The role of beneficial bacteria in digestion is two fold – to breakdown what we have eaten to facilitate absorption, and provide extra sustenance in the form of B Vitamins, Vitamin K amongst others.
The relationship between food and mood is well established by now. But how does it come to pass that food can affect our mood? Surprisingly, your bacteria are pulling some strings here.
Amongst the nutrients produced by our microbiome are Neurotransmitters. These are the chemical signalling molecules that allow our nervous system to communicate. You may know these as Serotonin, Dopamine, GABA, Aceytlcholine, Adrenaline, Noradrenaline – the big names.
Certain strains of beneficial bacteria are responsible for producing these chemicals – Lactobacillus produces Acetylcholine and GABA, Bifidobacterium – GABA, Escherichia – Noradrenaline, Serotonin and Dopamine, Streptococcus and Enterococcus – Serotonin.
Neurotransmitters keep us chemically balanced. They ensure we feel good, happy, safe, alert, relaxed, strong, responsive and adaptive. Neurotransmitter dysregulation, shown by neuroimaging have been implicated with a host of mood disorders. It is uncertain however, whether these correlate with the illness or cause it.
Neurotransmitters make their way from the enteric nervous system to the brain where they allow the brain to communicate. When bacterial action is efficient, we are able to harness abundant neurotransmitters from our food. As much as 90% of Serotonin is produced in the gut. This means that our microbes can affect our mentality, our emotions, our thoughts, possibly even our beliefs. Spooky.
Our bacteria are like the butter to the bread of the gut wall. Bacteria cover the lining of the gut cells to protect against nasties. When our bacteria are well balanced and diverse, they ensure a healthy ecosystem which keeps inflammation to a minimum.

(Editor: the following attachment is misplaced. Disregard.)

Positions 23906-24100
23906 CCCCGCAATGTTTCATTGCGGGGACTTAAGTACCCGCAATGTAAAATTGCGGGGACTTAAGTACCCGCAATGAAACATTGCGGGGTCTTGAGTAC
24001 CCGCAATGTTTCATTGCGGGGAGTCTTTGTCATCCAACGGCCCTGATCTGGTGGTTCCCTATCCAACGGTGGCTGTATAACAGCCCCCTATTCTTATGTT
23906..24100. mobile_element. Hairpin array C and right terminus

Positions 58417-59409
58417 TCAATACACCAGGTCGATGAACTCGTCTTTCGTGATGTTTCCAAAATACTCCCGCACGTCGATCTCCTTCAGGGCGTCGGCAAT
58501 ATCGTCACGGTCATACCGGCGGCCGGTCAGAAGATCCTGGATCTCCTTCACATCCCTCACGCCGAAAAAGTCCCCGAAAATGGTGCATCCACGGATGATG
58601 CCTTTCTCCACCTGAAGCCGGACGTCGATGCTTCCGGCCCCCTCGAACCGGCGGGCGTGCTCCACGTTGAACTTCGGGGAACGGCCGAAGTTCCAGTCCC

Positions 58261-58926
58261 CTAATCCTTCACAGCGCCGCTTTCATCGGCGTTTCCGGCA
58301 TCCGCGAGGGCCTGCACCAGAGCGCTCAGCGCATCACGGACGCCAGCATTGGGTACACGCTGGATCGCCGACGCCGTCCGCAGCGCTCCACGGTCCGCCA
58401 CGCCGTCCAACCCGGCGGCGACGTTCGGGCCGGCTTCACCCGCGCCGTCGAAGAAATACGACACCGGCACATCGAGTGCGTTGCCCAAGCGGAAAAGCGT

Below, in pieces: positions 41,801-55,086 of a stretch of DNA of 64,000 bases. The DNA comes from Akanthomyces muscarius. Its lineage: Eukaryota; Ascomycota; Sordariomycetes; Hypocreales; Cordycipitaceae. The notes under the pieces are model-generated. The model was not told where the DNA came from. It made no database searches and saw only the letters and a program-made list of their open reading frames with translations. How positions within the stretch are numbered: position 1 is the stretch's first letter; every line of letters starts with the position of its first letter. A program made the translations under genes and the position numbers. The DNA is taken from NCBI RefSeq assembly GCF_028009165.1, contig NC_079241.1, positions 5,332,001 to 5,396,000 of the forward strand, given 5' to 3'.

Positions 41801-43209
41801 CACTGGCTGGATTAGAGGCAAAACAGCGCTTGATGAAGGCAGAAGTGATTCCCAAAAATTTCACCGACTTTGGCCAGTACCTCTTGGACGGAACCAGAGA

With a compromised micro biome, invaders are able to penetrate the layer of butter and start causing damage to the gut wall, the bread – cue inflammation. To make matter worse, when beneficial bacteria become depleted, the opportunistic bacteria run wild producing more inflammatory byproducts (LPS) which causes further inflammation.
Eventually the bread becomes damaged without the butter to protect it. This allows pathogenic bacteria and toxins to enter into the body where they cause further inflammation by way of an immune response.
Recent evidence has shown that inflammation coexists with mood disorders such as anxiety and depression. The brain can become inflamed due to the action of Pro-inflammatory cytokines. These occur as a result of invaders in the body, hitching a ride through the damaged gut wall into the bloodstream and eventually, to the brain. An inflamed brain doesn’t sound good. It is possible that depression, anxiety and other mood disorders are a warning signal for chronic inflammation, which you may not be aware of.
With a compromised microbiome and damaged gut cell wall, your ability to harness valuable nutrients from your food drops. Amino Acids, Fats, Vitamins and Minerals are the life-force your body needs to keep going. Hormones, Neurotransmitters, enzymes and the backbones of cells are all made from Proteins.
Without sufficient absorption, your body cannot communicate properly, is short of the raw materials to fuel metabolic pathways such as energy metabolism, detoxification, neurotransmitter synthesis and is structurally vulnerable – muscle wasting, bone catabolism.
Thats just Proteins – its a similar story for a lot of other nutrients too.
In terms of mood, hormones and neurotransmitters can become imbalanced and/or depleted which effectively creates a game of Chinese whispers – messages sent are different to the messages received. This disruption in communication has been noted in several mood disorders.
As you know already, depleted bacteria leave the gut wall vulnerable to damage, opening it to viruses, toxins and pathogenic bacteria. When the gut wall becomes damaged, it cannot deal with food particles with the same efficiency.